850. First date


Helene’s sex education had… um… shall we say… gaps. And here she was, about to go out on a date with her first “boyfriend”. A boyfriend! She couldn’t believe it!

Her mother gave her some last minute advice:

Boys such as Alphonse have one thing in mind. Just remember that. He’ll be all over you. Boys are like octopuses; arms everywhere. Just watch he doesn’t strangle you with his tentacles.

That got Helene stumped. She went on the date. She was watchful. She wondered the whole time how a boy could possibly strangle someone with his tentacles.

To listen to the story being read click HERE!

32 thoughts on “850. First date

          1. Bruce Goodman Post author

            All are acceptable – “octopuses” is 17th century English. “Octopi” came in when they tried after 17th century to “Latinize” English. And Octopodes is used only in Britain and comes from the Greek – Octopus being the origin of the word!


          2. Cynthia Jobin

            I always was taught “octopi” just as you were….(can I say that I never saw a live octopus, so, since we were also learning suffixes, prefixes and roots at the time, “octopi” might as well have been a pie cut into eight pieces in my twisted little mind….to complicate matters, the nun who was the cook for the other nuns spoke only French and would pronounce “octopi” as “octo-pee”….which, considering the above discussion, gets us a lot closer to those tentacles…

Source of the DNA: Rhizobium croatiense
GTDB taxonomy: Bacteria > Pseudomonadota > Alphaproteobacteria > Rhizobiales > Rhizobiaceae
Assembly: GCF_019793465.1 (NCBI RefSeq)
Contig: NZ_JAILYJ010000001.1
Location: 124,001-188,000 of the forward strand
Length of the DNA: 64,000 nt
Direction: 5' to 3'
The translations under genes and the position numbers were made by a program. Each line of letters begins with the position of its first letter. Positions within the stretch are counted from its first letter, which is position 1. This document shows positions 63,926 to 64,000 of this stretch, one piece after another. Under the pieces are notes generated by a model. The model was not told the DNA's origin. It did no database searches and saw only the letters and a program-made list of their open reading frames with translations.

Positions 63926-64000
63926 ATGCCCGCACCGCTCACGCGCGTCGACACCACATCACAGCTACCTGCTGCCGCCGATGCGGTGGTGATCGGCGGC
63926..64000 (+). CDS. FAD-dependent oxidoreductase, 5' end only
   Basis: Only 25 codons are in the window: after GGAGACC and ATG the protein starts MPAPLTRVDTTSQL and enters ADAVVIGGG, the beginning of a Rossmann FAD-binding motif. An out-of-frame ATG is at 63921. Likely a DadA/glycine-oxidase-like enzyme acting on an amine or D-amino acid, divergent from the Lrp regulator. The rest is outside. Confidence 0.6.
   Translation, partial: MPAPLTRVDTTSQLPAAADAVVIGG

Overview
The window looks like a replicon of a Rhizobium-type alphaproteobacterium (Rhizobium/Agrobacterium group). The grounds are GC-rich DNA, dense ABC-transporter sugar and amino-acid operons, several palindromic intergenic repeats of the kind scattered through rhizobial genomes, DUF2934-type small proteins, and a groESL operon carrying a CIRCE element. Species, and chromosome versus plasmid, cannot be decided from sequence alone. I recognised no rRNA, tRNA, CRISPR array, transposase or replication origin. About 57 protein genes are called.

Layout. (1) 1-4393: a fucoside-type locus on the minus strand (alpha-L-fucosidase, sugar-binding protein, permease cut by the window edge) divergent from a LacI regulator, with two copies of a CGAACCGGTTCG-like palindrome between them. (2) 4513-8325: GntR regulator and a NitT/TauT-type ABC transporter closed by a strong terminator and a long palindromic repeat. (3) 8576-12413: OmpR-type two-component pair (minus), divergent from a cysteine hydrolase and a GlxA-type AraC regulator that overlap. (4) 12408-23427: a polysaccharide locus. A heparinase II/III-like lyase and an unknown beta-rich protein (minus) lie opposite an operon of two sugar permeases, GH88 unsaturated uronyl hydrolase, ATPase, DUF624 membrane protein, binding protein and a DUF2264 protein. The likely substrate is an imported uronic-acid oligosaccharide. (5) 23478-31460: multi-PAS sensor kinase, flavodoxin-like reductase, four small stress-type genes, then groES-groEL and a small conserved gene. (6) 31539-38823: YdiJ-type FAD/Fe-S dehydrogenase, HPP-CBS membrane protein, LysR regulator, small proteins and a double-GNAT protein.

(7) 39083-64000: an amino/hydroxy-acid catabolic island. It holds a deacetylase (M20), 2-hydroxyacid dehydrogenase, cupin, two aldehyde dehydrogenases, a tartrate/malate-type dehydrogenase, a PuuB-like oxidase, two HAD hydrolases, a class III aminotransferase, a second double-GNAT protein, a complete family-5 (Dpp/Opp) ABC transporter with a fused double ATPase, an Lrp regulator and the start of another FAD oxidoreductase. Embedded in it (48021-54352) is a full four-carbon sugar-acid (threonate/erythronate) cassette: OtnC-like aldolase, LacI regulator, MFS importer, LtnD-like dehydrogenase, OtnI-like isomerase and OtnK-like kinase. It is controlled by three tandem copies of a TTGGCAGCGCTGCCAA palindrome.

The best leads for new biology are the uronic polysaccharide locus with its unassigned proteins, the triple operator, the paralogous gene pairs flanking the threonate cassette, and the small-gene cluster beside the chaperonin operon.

Liked by 2 people


Please feel free to spout, tout, flout, sprout, pout, or simply say something sensible

Fill in your details below or click an icon to log in:

WordPress.com Logo

You are commenting using your WordPress.com account. Log Out /  Change )

Twitter picture

You are commenting using your Twitter account. Log Out /  Change )

Facebook photo

You are commenting using your Facebook account. Log Out /  Change )

Connecting to %s